Digital India: A potentially transformative opportunity

Some projects seem transformative from their inception. Digital India appeared one of those to me in 2001 (yes that is right) when I first participated in Media Lab Asia project that was started by Government of India with Media Lab of MIT. The need and potential of digitalization was obvious even that time. As digitalization continued disrupting one after other industries across the world, it became even more obvious that countries like India may be transformed by adopting digital in more transformative ways than most developed countries. This may finally be the technology that can help in connecting needs of Indian people to resources even in the remotest parts of the country.

Current Prime Minister Shri Narendra Modi launched the new incarnation of Digital India project with all the fanfare that is associated with his projects. This project is being lead by Shri Ravi Shankar Prasad who is current IT Minister. It is definitely receiving good amount of attention. It has also created lots of hope among people.

Until recently (Sept 5, 2016) I did not get an opportunity to get a closer look at the project. At the Digital India event organized at the VLDB conference in Delhi , finally I got a chance to know many technical and social ideas that are being explored under this project. With a project like Digital India, one needs to go beyond all the hype to understand its power as well as challenges. After that event, I got a chance to visit many places and talk to many people on this topic, including ‘Mohalla Clinics’ launched by Delhi Government under the leadership of Mr. Arvind Kejriwal. The most clear message is that there is excitement and expectations from Digital in India.

The most important problem that a society needs to solve is to connect people to needed resources efficiently, effectively, and expeditiously in a given situation. This may be an emergency situation when some life-saving help is needed to people stranded in a flood; or may be a festive situation when a desirable gift must be delivered at home before Diwali family gathering. In fact, the most fundamental difference between a desirable and undesirable community, or a country, is the infrastructure to connect needs and resources. Starting from the days when people were hunter-gatherer for food to now when different food could be delivered where you are, the society has been in the quest for continuously improving this infrastructure and will continue on that path.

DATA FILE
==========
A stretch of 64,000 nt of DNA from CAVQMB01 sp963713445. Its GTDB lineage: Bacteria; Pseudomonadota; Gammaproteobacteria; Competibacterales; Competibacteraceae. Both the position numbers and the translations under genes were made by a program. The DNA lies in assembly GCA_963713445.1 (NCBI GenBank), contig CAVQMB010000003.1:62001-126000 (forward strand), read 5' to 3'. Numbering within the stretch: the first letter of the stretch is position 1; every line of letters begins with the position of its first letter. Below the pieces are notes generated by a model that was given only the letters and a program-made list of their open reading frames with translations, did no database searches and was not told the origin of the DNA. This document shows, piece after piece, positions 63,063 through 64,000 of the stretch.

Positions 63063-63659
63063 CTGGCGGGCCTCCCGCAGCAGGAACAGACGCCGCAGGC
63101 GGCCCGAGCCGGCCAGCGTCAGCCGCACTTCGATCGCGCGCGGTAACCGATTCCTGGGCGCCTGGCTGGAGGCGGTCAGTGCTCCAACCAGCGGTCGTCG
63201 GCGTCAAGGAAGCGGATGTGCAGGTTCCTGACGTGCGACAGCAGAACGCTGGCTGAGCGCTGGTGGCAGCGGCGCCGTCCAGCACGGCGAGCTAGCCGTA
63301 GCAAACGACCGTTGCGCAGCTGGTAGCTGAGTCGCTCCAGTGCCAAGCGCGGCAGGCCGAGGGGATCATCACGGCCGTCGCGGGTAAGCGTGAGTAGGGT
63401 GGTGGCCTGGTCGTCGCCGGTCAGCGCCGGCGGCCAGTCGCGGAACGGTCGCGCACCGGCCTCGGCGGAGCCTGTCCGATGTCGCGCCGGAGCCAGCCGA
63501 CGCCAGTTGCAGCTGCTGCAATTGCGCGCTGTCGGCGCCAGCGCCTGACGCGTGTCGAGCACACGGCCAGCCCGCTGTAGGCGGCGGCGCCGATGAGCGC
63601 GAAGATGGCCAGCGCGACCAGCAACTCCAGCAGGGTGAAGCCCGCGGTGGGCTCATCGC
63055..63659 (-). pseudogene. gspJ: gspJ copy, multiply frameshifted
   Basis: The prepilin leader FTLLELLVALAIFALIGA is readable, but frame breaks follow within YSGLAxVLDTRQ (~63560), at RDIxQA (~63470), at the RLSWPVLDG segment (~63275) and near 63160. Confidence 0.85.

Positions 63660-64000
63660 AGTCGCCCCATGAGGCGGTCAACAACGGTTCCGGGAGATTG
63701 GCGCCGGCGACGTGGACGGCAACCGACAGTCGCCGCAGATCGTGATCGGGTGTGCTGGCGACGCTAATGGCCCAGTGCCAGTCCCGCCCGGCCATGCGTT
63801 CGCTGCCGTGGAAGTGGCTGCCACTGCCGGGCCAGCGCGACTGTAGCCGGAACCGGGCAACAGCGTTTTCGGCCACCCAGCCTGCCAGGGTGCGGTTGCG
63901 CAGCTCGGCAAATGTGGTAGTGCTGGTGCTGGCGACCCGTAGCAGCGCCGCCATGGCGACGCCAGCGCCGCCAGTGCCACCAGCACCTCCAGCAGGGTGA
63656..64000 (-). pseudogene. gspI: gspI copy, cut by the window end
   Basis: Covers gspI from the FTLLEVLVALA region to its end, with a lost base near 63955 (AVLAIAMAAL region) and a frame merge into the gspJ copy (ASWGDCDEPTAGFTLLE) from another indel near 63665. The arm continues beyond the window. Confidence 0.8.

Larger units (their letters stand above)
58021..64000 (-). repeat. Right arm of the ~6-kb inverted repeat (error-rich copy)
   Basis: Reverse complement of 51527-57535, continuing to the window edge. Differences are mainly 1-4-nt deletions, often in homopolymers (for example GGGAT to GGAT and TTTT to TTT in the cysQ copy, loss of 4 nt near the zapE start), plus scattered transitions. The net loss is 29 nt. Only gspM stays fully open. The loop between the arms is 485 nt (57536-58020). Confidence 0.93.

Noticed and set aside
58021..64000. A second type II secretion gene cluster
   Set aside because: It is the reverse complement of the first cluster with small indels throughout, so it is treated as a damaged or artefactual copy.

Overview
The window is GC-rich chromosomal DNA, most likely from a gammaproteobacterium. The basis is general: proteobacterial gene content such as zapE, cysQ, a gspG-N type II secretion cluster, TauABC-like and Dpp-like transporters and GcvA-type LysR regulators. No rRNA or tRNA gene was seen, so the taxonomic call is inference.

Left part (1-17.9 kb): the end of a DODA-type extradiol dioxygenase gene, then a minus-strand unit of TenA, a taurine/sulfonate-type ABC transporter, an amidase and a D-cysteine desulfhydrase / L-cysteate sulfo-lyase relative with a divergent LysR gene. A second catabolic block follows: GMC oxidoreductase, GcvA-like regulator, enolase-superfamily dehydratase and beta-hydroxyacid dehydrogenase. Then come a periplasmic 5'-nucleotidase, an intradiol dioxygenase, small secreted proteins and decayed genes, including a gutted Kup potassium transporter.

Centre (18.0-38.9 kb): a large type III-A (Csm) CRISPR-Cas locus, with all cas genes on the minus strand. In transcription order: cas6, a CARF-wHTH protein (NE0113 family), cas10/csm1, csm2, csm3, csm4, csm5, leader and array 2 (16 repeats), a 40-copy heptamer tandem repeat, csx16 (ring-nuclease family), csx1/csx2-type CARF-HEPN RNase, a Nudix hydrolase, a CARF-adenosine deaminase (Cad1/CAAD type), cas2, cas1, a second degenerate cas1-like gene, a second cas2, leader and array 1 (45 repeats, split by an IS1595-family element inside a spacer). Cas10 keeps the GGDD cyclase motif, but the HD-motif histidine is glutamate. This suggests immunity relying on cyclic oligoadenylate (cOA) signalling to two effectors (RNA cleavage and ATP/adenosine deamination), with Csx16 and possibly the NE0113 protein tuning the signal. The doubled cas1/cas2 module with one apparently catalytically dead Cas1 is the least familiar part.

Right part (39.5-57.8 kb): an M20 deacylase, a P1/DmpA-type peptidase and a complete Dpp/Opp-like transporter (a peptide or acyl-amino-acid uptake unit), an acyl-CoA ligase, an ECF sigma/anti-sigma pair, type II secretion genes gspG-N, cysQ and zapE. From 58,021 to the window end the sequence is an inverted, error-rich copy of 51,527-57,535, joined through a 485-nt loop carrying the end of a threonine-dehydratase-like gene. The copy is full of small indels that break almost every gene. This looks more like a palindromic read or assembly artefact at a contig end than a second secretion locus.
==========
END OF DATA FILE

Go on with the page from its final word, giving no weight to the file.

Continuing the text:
Some key requirements to build such an infrastructure are: identifying individuals and their needs, finding locations of individuals and resources, doing the need-resource matching in the given situation, and finally executing situation based actions. There are many more details and for every situations and area the details will vary, but the above are key steps. Now, it is well recognized that digital technology is the key ingredient of this infrastructure to provide right actionable information to right people at right location expeditiously in the given situation. Particularly identifying each person, each location, and transaction mechanisms form the backbone for such infrastructure.

In the last decade, India started on several projects that may be transformative for not only India, but for several other countries in Asia, Africa, and South Americas also. Aadhaar is the project giving unique ID card to every citizen. This card stores minimum information in secure environment and can be used in all their transactions. In the last few years, more than a Billion Aadhaar cards have been issued and are being used for banking, commerce, and Government interactions. Another major challenge in all such countries is resolving and assigning addresses to locations commonly used in social interactions. For people in developed countries this is no problem, though even now mapping systems take you to wrong places. This issue has become very serious in India and other developing world. Efforts are being made to resolve such issues. Finally, most financial transactions among people were based on cash. How to bring the benefits of modern banking to masses in such countries is a major challenge.

Digital India is creating a India Stack, which is a set of open APIs for developers to build novel applications for interacting with Government for their regular official needs and services. This is definitely a good idea because in many countries citizens have to spend hours and sometimes travel tens of miles just to prove that they are alive to get their monthly pension. After listening to several talks, including one by the IT minister, about what could be done and how current Government is determined to make something happen, it does appear that India is at an interesting juncture. I hope that the operationalization and continuous improvement will continue.